The three other papers were Banks’ notes which listed the following Starbuck sightings:
- Exchequer records (Richard of Derby in 1624)
- 7 Starbuck marriages in Attenborough, Nottinghamshire between 1561 and 1621
- 1 Toton (in Attenborough parish) marriage license in 1602
- 1 marriage in Nottingham St. Nicholas (very close to Attenborough) in 1603
- 1 Derbyshire marriage license in 1612 for a groom from Toton and bride from Nottingham St. Peter with a father from Draycott
- 1 Starbuck marriage in Beeston, (bordering Attenborough) Nottinghamshire in 1605
- 2 Starbuck marriages in Bramcote, (bordering Attenborough) Nottinghamshire in 1601 and 1630
- 2 marriages listed for Draycott/Wilne in 1580 and 1581
- 2 marriages in Heanor (a short distance north of Sawley), Derbyshire in 1613 and 1618
- 1 marriage in Sandiacre (bordering Sawley), Derbyshire in 1636
- 1 marriage in Horsley (near Heanor), Derbyshire in 1613
- 1 baptism in London in 1638
This list shows Banks’ interest in Starbuck events in Attenborough and in Draycott but says nothing about why he chose to narrowly focus on them. His notes did not contain a list of all the parishes which were searched, only those which had results, but his chosen years covering 1561-1638, made it clear he was looking for Edward’s baptism, marriage, and parents’ marriage. He focused in on the names Edward (2 events), William (6 events), Richard (2 events), and Thomas (1 event), plus female Starbucks named Alice, Jane, Elizabeth, Helen, and Mary with one event for each of them, all in Nottinghamshire.
Banks’ notes did not leave any details about why he chose to research those specific given names in addition to Edward. He did not note the 1604 Edward and 1607 William who were baptized in nearby Derby. That means he did not use those events as a focal point, but instead relied on clues from Coffin’s and Farmer’s papers for the area of Derbyshire and Nottinghamshire to search, the specific area we now call Starbucky Territory. There is no getting away from how focused Charles Banks’ research was on a small area of Derbyshire and Nottinghamshire, and on specific given names. No other printed source, including Farmer’s, identified any location more specific than Derbyshire, so Banks must have had other sources which showed where to focus his research.
Even though no document made during Edward’s lifetime which specified his birthplace, a great many early researchers believed Edward came from Derbyshire. That location was attached to Edward early on, during a time period when researchers such as Coffin and Farmer likely had access to family documents and individuals unavailable to us today. Because of the preponderance of evidence pointing to Derbyshire as Edward’s origin, most likely in the area which includes Attenborough and Draycott, there is good reason to believe this area is correct, especially when it is backed up by DNA evidence (see part 3).
 John Farmer, Genealogical Register of the First Settlers of New England, (Lancaster, Massachusetts: Carter, Andrews, & Company, 1829), 273; digital images, Google Books (books.google.com : accessed 25 May 2016).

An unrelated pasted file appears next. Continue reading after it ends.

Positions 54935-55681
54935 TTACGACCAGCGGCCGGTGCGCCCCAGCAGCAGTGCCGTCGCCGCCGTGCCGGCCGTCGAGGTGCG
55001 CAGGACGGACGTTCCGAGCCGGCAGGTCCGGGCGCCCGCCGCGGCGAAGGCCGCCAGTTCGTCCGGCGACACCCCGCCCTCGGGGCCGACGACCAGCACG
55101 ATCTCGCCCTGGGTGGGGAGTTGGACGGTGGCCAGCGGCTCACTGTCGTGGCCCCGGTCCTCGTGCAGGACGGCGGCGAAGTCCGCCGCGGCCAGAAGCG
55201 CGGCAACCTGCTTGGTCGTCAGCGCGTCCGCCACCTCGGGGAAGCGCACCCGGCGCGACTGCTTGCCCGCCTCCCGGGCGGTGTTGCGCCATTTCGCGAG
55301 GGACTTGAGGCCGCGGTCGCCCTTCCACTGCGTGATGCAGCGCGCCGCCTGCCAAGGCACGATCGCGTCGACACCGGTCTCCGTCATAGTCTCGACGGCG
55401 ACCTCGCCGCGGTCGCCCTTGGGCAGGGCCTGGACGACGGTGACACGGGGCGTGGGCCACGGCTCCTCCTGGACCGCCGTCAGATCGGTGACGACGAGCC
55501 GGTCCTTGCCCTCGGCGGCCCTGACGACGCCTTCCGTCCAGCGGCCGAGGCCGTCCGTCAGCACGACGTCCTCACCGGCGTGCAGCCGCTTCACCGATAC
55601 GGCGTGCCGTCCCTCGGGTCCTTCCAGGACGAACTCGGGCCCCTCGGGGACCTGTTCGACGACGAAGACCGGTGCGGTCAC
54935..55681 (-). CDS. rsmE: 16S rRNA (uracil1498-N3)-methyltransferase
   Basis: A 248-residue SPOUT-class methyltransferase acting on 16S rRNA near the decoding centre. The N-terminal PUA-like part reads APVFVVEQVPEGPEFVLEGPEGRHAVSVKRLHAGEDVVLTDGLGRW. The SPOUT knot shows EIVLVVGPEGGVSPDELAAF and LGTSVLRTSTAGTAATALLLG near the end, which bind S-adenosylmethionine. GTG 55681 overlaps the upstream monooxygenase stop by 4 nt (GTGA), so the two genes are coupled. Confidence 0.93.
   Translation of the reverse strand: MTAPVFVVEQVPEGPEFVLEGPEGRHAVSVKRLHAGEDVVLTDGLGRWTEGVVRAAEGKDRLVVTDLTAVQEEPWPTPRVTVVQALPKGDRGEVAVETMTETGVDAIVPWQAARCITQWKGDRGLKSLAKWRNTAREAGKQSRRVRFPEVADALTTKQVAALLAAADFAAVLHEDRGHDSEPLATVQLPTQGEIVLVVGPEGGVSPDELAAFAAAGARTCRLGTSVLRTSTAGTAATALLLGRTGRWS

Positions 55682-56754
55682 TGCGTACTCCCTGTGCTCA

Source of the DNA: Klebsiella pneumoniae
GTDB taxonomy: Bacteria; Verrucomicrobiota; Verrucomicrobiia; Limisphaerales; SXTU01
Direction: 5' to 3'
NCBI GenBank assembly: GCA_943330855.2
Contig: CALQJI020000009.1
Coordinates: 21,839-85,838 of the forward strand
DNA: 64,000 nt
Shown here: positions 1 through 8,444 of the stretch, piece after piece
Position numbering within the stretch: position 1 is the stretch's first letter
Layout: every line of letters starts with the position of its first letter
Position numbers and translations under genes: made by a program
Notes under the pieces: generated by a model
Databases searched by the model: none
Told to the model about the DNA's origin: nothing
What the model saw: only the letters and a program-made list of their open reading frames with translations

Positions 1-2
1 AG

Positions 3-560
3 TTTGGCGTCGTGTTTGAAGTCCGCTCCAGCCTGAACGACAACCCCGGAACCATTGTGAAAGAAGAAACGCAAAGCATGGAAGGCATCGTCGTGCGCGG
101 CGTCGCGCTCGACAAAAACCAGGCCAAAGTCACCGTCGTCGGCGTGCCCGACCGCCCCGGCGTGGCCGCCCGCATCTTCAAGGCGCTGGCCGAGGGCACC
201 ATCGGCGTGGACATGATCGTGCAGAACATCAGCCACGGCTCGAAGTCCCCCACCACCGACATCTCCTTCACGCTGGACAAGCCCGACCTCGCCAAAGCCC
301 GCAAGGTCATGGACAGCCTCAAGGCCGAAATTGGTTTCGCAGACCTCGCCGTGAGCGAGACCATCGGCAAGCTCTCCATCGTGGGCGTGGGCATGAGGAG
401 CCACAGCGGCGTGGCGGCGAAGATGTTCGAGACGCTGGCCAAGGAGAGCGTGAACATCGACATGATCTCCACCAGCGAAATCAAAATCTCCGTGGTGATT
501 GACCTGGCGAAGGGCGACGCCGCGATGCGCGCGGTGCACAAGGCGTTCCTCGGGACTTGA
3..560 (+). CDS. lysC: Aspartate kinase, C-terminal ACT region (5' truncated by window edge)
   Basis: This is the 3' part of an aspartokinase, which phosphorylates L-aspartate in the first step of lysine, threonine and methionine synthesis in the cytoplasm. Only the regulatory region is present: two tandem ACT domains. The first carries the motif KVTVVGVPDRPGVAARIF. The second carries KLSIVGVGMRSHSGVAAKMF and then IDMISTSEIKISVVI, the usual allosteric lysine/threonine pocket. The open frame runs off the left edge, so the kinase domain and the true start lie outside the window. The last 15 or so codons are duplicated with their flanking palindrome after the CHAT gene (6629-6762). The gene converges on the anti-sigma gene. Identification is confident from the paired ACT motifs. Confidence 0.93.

See posts on Katherine Starbuck for more on Edward’s wife.
 Wikipedia (www.wikipedia.org), “Joshua Coffin,” rev. 04:36, 19 June 2021.
 Joshua Coffin, Newbury to John Farmer, letter, 20 Aug 1826, transmitting information on early acquisition of Nantucket lands, Volume/Box: 2 (folder 7), Joshua Coffin papers 1647-1862, Phillips Library, Peabody Essex Museum, Rowley, Massachusetts.
Joshua Coffin, Newbury to John Farmer, letter, 8 Feb 1828, transmitting information on early acquisition of Nantucket lands, Volume/Box: 2 (folder 7), Joshua Coffin papers 1647-1862, Phillips Library, Peabody Essex Museum, Rowley, Massachusetts.
“John Farmer Papers 1810-1834” Mss 971, R. Stanton Avery Special Collections, New England Historic Genealogical Society, 1 ALS: 4, p. 34 1, 5 p. 42 1, 26 p. 43 1. No mention of Starbucks in Coffin-Farmer correspondence except for children of Tristram who married Starbucks.
 See Life Events of Abigail Starbuck Coffin and Life Events of Nathaniel Starbuck.
 Charles Edward Banks, Topographical Dictionary of 2885 English Emigrants to New England 1620-1650 (Philadelphia, Pennsylvania: Elijah Elsworth Brownell B.E.E., 1937), 17, 132; digital images, Internet Archive (www.archive.org: 6 Jul 2022).
 Charles Edward Banks, Topographical Dictionary of 2885 English Emigrants to New England 1620-1650, 17.
 Wikipedia (www.wikipedia.org), “Joshua Coffin,” rev. 04:36, 19 June 2021.
Wikipedia (www.wikipedia.org), “John Farmer,” rev. 09:27, 2 August 2022.
Wikipedia (www.wikipedia.org), “Charles Edward Banks,” rev. 17:26, 17 June 2022.
 Charles Edward Banks, Topographical Dictionary of 2885 English Emigrants to New England 1620-1650, 132.
 Charles Edward Banks, “Banks genealogical collection,” (microfilmed and digitized handwritten manuscript for Banks’ Topographical Dictionary, Library of Congress, Washington DC), Reel 5; digital images 302/813 Reel 6; digital images 849/1132 , 850/1132 and 851/1132, Library of Congress (www.LOC.gov : accessed 6 July 2022).